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RN 1/13: “You say you want a revolution...”

By Audio, Cinema, Rancho Notorious and Reviews

Kailey is in Toronto, Dan is in rainy Wellington and between them they review Kelly Reichardt’s “thrill­er” Night Moves and the dysto­pi­an night­mare of The Giver star­ring Meryl Streep, Jeff Bridges and some kids, plus Robin Wright play­ing sev­er­al ver­sions of her­self in Ari Folman’s The Congress.

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Elysium poster

Review: Elysium, Stoker, We’re the Millers, The Heat, Giselle, Private Peaceful, Reality and Now You See Me

By Cinema and Reviews

Matt Damon in Neil Blomkamp's Elysium (2013).

With this year’s fest­iv­al now a rap­idly dimin­ish­ing memory – and my recov­ery from that event (plus anoth­er magazine pub­lished, some “live” pod­cast record­ings, a few Q&A’s, some dir­ect­or inter­views and a Big Screen Symposium) almost com­plete – I return to the com­mer­cial cinema and what do I find? Twenty-three new films have been released since my last set of reviews. Twenty-three! I only turned my back for a second. So, bear with me while I try and do some catch­ing up. Some of these films deserve more space than they are going to get here (and some of them don’t) but you can­’t have everything, am I right?

Elysium poster[pullquote]R‑rated these days appears to mean lots of unne­ces­sary curs­ing and com­ic male nudity.[/pullquote]Neill Blomkamp’s District 9 was a sur­prise smash-hit in 2009 and his follow-up, Elysium, is what we call ‘eagerly awaited’. Watching it I was reminded of the great strengths of that first film: a vividly cre­ated future soci­ety, dys­func­tion­al yet plaus­ible; a great plot setup with a genu­ine dilemma for the cent­ral char­ac­ter. Then I remembered the third act of District 9 – one long fight/chase/fight. And so it proves with Elysium. Wasted poten­tial as – like so many films this year – the film is resolved by who can punch harder rather than who can think bet­ter. I have lots of oth­er prob­lems with it but that’s the main one.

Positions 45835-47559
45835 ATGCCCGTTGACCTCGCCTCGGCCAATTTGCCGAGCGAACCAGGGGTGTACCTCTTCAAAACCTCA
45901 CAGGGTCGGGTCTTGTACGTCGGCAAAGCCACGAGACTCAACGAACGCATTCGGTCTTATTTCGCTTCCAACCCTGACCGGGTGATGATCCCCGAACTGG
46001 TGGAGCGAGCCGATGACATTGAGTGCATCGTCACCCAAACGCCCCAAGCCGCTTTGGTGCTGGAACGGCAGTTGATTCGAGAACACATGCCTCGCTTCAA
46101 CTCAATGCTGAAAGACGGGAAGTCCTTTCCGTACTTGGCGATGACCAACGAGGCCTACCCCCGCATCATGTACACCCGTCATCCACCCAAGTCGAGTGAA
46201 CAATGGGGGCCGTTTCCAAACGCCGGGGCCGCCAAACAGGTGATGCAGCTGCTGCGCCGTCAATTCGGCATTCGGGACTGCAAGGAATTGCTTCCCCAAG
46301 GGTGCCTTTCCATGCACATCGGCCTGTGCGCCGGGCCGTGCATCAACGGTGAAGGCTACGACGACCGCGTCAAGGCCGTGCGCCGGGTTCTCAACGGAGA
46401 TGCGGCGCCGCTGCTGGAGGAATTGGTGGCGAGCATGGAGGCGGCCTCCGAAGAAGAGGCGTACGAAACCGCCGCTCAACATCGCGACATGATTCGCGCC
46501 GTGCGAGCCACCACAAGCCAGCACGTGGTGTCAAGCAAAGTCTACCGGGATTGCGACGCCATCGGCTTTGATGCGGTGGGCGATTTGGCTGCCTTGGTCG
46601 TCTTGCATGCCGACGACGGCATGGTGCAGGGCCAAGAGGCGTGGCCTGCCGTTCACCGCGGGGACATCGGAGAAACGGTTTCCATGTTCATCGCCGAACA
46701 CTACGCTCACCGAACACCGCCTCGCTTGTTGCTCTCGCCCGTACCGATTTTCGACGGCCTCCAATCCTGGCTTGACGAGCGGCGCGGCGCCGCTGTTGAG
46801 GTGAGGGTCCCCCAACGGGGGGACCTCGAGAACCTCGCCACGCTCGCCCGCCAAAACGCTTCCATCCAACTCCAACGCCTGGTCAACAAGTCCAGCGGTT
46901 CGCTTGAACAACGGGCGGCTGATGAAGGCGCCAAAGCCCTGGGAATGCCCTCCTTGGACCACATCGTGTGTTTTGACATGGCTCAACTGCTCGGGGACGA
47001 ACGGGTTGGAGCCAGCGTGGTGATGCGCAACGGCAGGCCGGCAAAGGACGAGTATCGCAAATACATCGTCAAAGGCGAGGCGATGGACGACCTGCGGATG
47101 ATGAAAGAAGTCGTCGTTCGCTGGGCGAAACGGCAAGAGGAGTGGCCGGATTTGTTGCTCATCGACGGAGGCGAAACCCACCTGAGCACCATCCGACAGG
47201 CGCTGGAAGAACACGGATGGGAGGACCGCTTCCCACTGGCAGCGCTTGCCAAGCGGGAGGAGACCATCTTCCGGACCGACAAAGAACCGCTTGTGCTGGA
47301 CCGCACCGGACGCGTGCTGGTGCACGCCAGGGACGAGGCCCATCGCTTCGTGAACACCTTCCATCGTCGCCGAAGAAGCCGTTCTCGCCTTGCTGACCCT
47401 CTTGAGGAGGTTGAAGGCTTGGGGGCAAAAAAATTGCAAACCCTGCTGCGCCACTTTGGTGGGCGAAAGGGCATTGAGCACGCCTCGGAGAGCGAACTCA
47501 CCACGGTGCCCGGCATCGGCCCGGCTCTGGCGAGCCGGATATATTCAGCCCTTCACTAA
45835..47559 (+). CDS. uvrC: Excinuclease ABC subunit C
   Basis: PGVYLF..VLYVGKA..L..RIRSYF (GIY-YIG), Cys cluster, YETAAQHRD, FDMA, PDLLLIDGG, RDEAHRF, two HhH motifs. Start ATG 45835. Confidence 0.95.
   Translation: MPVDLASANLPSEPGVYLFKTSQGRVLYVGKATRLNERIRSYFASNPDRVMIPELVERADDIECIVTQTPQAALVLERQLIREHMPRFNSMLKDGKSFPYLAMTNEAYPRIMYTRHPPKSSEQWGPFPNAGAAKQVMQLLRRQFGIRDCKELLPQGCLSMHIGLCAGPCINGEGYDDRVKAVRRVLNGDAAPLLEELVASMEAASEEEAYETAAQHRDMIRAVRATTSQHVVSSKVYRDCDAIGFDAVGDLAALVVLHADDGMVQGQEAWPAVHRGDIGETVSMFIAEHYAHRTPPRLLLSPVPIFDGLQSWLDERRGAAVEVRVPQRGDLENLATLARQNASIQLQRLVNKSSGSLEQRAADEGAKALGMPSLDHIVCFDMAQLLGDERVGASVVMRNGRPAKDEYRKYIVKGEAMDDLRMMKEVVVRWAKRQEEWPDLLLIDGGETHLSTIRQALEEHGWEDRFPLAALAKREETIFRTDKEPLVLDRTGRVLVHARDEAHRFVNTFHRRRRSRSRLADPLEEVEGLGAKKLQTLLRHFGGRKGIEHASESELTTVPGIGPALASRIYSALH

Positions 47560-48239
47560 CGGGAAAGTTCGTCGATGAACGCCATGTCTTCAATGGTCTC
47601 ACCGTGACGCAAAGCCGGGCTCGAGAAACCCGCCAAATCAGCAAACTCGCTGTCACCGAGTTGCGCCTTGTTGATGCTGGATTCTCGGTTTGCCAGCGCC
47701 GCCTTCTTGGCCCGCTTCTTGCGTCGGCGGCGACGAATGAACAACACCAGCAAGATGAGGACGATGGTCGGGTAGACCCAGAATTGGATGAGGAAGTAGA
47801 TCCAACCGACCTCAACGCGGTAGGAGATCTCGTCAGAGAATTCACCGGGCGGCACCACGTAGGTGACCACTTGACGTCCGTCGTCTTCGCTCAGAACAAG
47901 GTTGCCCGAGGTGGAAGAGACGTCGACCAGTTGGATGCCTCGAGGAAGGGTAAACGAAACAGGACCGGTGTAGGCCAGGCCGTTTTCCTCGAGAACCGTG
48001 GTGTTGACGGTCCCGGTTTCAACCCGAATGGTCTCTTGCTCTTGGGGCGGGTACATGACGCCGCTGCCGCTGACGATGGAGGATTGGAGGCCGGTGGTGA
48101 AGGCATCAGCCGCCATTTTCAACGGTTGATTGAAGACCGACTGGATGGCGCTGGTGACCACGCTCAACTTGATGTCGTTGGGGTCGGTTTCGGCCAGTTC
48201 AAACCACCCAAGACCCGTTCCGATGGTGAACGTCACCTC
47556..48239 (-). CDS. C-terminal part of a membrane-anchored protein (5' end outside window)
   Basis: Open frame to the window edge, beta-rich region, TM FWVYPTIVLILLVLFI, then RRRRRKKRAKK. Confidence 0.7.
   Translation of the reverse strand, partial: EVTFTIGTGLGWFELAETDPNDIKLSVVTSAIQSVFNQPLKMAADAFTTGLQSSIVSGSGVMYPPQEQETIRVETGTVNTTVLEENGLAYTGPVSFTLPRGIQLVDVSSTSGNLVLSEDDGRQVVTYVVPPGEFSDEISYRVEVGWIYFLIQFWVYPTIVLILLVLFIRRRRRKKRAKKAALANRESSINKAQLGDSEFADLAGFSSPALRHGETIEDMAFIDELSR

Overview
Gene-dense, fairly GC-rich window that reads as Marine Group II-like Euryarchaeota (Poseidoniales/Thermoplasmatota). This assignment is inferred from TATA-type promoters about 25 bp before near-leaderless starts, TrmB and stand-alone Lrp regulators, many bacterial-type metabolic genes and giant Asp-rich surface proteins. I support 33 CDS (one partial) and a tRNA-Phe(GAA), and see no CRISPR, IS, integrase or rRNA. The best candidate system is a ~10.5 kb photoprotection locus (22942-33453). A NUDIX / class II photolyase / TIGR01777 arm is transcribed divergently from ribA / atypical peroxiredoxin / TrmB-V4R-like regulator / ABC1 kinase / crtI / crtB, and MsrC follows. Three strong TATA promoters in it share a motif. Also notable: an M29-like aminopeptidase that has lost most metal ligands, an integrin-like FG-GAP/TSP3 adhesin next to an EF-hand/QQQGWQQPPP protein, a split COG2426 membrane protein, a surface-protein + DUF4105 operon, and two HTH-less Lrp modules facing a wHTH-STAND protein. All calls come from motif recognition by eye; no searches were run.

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Review: Rio, Hop, Oceans, Sucker Punch and some meditations on the Roxy

By Cinema and Reviews

Wellington’s first Roxy Cinema was either notori­ous or legendary depend­ing on your point of view. Originally the Britannia on Manners Street, it was renamed the Roxy in 1935 and ran as an idio­syn­crat­ic inde­pend­ent until demoli­tion in 1974. Old school pro­jec­tion­ists would tell you that the Roxy was a genu­ine fleapit, run­ning con­tinu­ous ses­sions (no clean­ing) and provid­ing a cent­ral city hideout for people skip­ping work or school.

According to “The Celluloid Circus”, Wayne Brittenden’s won­der­ful his­tory of cinemas in New Zealand, own­er Harry Griffith was once asked by a cash­ier if she should call the tru­ant officer to appre­hend some young miscre­ant. “Let him buy his tick­et first,” snapped Griffith, “then report him.”

Griffith took a showman’s approach to pro­gram­ming, once risk­ing the wrath of 20th Century Fox by schedul­ing an impromptu double fea­ture of Elizabeth Taylor’s Cleopatra and Kenneth Williams in Carry On Cleo. That’s the kind of spir­ited whimsy we tried to encour­age at the Paramount in my day and I do miss it.

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Review: Where the Wild Things Are, The Informant!, The Time Traveller’s Wife, Zombieland and The Cake Eaters

By Cinema and Reviews

Is it too early to sug­gest that we might be liv­ing in a golden age of cinema? Think of the film­makers work­ing in the com­mer­cial realm these days who have dis­tinct­ive voices, thrill­ing visu­al sens­ib­il­it­ies, sol­id intel­lec­tu­al (and often mor­al) found­a­tions, a pas­sion for com­bin­ing enter­tain­ment with some­thing more – along with an abid­ing love of cinema in all its strange and won­der­ful forms.

I’m think­ing of the Coens, obvi­ously, but also Peter Jackson (and protégé Neill Blomkamp), Danny Boyle (Slumdog Millionaire), Edgar Wright (Hot Fuzz and the forth­com­ing Scott Pilgrim), Jason Reitman (Juno and January’s Up in the Air), Guillermo Del Toro (work­ing hard on The Hobbit in Miramar), and even Tarantino is still pro­du­cing the goods. This week we are lucky enough to get new work from two oth­ers who should be in that list: Spike Jonze and Steven Soderbergh.

Where the Wild Things Are posterJonze made his name with oddball stor­ies like Being John Malkovich and Adaptation and the first thing you notice about his inter­pret­a­tion of the beloved Maurice Sendak children’s book, Where the Wild Things Are, is that it simply doesn’t resemble any­thing else you’ve ever seen. With the help of writer Dave Eggers (the nov­el “A Heartbreaking Work of Staggering Genius”, Away We Go) he has used the book as a start­ing point for a beau­ti­ful and sens­it­ive med­it­a­tion on what it is like to be a child (a boy child specifically).

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